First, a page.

Last weekend was Maple Weekend in New York state. I decided to check out what farms are in the area so we can take Julia to learn how maple syrup is made. After searching on the New York State Maple Weekend’s website, I was surprised to find out how many farms are just in my area, let alone in the surrounding counties. I was super excited to find that there was a farm 5 minutes away from my house on Log Cabin Road.

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I actually had an idea that there was some kind of a maple tree farm around there. Whenever I ride my bike from home, I like to ride on Benson Road, which leads into Log Cabin. Benson Road is super pretty! It reminds me of the Adirondacks… super wooded and the trees’ canopies form an umbrella over the road. Towards the end of Benson right before Log Cabin there is always a little stand on the left side of the street with a maple syrup and honey sign. Since I was always on my bike, I never stopped, but I always told myself to go there with the car. But of course it always escaped my mind. There is another little stand on Willis Hill Road too, which I have never stopped there either since I am always on my bike when I pass by it.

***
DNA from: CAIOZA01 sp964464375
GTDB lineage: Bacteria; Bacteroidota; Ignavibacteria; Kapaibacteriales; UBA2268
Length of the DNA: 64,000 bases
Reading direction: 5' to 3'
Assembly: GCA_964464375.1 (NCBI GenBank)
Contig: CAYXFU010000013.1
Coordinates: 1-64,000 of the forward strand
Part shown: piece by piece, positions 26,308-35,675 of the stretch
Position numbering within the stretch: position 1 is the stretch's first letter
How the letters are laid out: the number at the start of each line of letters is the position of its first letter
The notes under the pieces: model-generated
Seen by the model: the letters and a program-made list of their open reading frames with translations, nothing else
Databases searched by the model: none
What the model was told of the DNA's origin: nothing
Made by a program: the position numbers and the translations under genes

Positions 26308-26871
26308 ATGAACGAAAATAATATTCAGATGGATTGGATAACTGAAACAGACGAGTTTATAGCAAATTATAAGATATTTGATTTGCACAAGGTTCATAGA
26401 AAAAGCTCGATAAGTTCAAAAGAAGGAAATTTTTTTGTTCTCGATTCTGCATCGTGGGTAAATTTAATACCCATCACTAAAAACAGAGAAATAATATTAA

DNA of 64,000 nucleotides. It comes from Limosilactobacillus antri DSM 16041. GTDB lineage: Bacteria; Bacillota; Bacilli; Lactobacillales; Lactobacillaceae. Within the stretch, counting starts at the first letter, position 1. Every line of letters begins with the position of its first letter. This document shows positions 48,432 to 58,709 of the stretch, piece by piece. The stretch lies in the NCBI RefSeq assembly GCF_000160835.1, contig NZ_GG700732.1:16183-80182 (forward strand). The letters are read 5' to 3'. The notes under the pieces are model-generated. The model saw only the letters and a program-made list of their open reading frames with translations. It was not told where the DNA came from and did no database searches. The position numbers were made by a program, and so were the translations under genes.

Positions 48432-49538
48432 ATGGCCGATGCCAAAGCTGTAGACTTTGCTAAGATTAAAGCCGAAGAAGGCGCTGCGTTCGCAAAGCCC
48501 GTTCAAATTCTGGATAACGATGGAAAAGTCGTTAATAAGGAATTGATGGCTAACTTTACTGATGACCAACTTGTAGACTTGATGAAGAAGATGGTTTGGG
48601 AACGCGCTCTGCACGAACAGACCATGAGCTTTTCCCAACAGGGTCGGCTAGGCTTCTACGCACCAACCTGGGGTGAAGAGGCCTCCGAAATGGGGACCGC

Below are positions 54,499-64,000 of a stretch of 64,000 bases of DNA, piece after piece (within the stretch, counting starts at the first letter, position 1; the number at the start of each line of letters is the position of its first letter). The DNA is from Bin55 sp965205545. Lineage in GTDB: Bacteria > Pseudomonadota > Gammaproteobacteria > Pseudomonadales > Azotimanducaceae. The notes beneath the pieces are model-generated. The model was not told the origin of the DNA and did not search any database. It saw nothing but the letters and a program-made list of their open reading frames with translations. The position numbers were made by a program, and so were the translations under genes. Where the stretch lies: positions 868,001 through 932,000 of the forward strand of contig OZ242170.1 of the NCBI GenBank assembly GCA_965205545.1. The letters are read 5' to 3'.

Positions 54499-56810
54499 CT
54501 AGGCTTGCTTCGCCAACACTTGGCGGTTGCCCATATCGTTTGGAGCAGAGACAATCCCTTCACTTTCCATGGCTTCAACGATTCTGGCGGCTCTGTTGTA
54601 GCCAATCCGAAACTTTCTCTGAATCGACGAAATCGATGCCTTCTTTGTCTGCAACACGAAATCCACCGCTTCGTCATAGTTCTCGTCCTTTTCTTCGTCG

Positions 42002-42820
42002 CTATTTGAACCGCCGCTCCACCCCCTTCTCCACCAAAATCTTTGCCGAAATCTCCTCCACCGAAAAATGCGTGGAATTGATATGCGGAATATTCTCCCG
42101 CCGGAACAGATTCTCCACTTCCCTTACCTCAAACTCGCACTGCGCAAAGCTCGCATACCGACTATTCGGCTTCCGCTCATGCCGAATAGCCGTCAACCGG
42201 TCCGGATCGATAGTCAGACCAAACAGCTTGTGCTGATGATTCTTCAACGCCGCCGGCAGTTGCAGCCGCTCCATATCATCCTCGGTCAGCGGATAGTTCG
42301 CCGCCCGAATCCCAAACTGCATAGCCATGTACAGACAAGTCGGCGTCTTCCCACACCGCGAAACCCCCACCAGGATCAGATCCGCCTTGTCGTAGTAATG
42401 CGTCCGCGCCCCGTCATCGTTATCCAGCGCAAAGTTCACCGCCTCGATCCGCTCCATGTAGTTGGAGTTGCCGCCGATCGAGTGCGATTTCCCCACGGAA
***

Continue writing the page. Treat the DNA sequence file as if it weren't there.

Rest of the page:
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So last weekend we drove to the maple tree farm. We found out that the farm is called Kettle Ridge Farm and they make maple syrup, collect honey, sell eggs from their farm chickens, and are trying to grow shiitake mushrooms. How cool is that?!? The farm is family run by a father/son duo.

Julia loved learning how maple syrup is made. Eating a pancake with the maple syrup was even more exciting! And checking out the chickens was the highlight of her trip, especially since she was able to feed them. :)

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The tour of course included tasting the maple syrup. It was definitely delicious! One of the surprising things that we found out during the tour was the fact that the color is based on the weather during the tapping season. It has nothing to do with the boiling process. Apparently, the color of their maple syrup this year was light, then it got darker, and then it got light again. Interesting!!

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Maple syrup color ranges…

This morning I decided to make pancakes in order to taste test my usual maple syrup, Wegmans Organic Maple Syrup, with our new found maple syrup. Kettle Ridge Farm’s maple syrup was a clear winner. The maple syrup is more complex and flavorful.